3. Support a training post at another church
A variation on this theme is perhaps to support a training post at another church you know. To be blunt, this kind of generosity is hard. It requires a selflessness that few of us possess. But what if, for example, you knew another church which needed help and which could do a better job at training someone up than you? Why would you not invest in that church?
This is exactly what happened at Gunnersbury Baptist in Chiswick. They received a legacy and, with our help, passed it on to Trinity Church Everton at the other end of the country.
If people leave houses to churches, it’s more likely that large legacies are going to be received in the south, so this is one way that some of that wealth can be appropriately redistributed around the country.
Here’s another way to do this. I recently heard about a church who received a large legacy – enough to train someone up, and then some. Why not use such a sum to train up three people? One at your church, two at other nearby churches. The three guys could learn together and local church networks and relationships flourish as a result.
4. Support our Training Fund
A variation on this is to consider supporting the FIEC Training Fund. I’ve put this as number four because I don’t want this to seem a bare-faced appeal to send us your money. Nevertheless, God has greatly used the Training Fund to ensure that men and women can be trained for gospel ministry. We have a small group of local church members and leaders who help us make wise decisions about where the money goes.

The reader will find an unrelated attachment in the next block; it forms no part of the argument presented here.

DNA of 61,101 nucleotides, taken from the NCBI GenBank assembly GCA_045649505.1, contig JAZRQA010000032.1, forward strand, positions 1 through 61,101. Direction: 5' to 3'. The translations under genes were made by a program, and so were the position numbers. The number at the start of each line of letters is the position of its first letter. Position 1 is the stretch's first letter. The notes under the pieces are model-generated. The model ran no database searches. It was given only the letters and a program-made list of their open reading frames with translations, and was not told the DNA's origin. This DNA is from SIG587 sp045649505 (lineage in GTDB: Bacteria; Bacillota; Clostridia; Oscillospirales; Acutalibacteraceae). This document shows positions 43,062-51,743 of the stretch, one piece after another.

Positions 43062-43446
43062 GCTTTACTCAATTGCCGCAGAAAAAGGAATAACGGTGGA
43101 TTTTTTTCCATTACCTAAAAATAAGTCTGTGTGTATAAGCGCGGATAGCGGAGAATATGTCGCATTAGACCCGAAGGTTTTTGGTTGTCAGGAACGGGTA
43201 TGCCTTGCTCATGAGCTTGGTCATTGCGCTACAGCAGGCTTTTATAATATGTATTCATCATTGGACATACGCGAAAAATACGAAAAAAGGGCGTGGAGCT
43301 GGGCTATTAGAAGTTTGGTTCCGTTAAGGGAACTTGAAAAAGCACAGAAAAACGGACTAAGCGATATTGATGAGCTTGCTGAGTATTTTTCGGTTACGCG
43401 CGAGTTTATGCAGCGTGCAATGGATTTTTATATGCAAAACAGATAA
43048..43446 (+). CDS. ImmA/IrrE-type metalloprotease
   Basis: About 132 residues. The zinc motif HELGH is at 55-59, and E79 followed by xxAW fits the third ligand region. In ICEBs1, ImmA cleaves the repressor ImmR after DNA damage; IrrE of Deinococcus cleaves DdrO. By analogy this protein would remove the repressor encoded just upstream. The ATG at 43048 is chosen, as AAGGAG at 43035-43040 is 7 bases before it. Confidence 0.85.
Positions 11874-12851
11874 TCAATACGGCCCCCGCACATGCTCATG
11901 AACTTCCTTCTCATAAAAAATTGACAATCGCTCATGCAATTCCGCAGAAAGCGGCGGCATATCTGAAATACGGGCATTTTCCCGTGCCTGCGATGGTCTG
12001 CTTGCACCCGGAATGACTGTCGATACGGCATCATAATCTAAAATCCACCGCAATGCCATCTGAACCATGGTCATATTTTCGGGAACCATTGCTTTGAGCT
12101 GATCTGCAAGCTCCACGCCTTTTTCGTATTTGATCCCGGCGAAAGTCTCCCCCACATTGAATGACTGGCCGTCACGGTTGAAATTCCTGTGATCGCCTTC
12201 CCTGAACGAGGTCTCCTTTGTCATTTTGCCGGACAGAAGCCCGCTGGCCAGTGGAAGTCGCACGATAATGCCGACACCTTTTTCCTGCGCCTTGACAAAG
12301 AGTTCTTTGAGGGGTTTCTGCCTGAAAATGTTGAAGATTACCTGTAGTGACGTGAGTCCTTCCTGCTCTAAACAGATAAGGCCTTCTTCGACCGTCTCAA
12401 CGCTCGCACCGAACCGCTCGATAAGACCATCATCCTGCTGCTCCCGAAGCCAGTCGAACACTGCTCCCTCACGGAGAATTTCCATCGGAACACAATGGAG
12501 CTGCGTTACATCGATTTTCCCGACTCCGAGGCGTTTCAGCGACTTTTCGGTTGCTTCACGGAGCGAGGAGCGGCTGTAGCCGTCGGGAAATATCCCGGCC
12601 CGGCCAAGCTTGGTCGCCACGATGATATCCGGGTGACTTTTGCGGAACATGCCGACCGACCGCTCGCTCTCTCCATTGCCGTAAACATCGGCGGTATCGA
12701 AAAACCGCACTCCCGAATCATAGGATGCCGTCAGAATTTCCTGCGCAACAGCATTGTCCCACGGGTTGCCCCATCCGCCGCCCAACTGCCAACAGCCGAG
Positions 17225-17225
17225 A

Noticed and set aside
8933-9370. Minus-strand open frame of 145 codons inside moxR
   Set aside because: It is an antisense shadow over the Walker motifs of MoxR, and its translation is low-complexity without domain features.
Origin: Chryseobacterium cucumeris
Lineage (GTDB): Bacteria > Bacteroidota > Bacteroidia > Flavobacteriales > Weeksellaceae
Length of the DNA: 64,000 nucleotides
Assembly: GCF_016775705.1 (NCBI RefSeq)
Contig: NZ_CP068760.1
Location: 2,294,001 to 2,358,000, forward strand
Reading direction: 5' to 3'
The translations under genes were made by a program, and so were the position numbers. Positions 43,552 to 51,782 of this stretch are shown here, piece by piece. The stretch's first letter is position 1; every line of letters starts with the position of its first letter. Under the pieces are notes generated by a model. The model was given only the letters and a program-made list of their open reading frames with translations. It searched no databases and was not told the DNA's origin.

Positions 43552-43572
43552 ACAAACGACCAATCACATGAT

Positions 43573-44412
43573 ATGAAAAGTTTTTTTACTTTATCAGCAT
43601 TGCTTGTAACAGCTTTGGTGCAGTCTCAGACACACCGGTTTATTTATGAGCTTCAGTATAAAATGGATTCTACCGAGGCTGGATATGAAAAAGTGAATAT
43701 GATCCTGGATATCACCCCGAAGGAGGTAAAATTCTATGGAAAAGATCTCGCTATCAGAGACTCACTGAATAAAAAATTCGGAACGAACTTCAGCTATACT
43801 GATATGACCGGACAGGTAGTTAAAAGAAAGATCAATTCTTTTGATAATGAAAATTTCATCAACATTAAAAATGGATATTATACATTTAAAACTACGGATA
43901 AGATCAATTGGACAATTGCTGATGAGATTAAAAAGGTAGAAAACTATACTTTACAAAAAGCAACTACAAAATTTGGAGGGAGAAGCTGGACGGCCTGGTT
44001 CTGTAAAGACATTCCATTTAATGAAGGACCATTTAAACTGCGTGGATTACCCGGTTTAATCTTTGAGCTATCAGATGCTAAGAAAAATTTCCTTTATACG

And it goes to some surprising places. The headlines often seem to be about university centres or large churches, but the reality is that a large amount of the funding goes to people who can’t otherwise afford it in places where it is most needed – an innovative ministry in the poorer parts of Brighton; a women’s worker on an estate in the north of England and so on.
The Fund can be an excellent way of directing funds when you don’t have the relationships or knowledge to actually make the connections yourself. I’d love to speak to you about it.
5. Use it to support another local church
Finally, what about simply bolstering another church in your locality? They may not share all your precise distinctives, but they’re a gospel work and they’re reaching local people. Perhaps they are better placed to reach a community that is very different from yours?
So rather than adding another youth worker to your church roster, why not add one to theirs?
It seems to me that our inter-dependency is hardest to make work at a very local level. We can often feel more affinity to a church far away than one nearby because it is not so threatening. However, intra-church fellowship means nothing if it doesn’t work locally, and maybe this super-generous step is the one that you could take?
So they are my five things to do with a legacy.
Of course, there are many more things you could consider and perhaps the answer is ‘all of the above’ and more besides. And maybe you do need to mend the roof. But maybe – just maybe – God has given you this gracious and generous gift to teach you and allow you to be gracious and generous to others.
I think I may have read that in the Bible somewhere.
* You should always ensure that the funds are used to further the aims of your charitable organisation in accordance with your organisation’s governing document.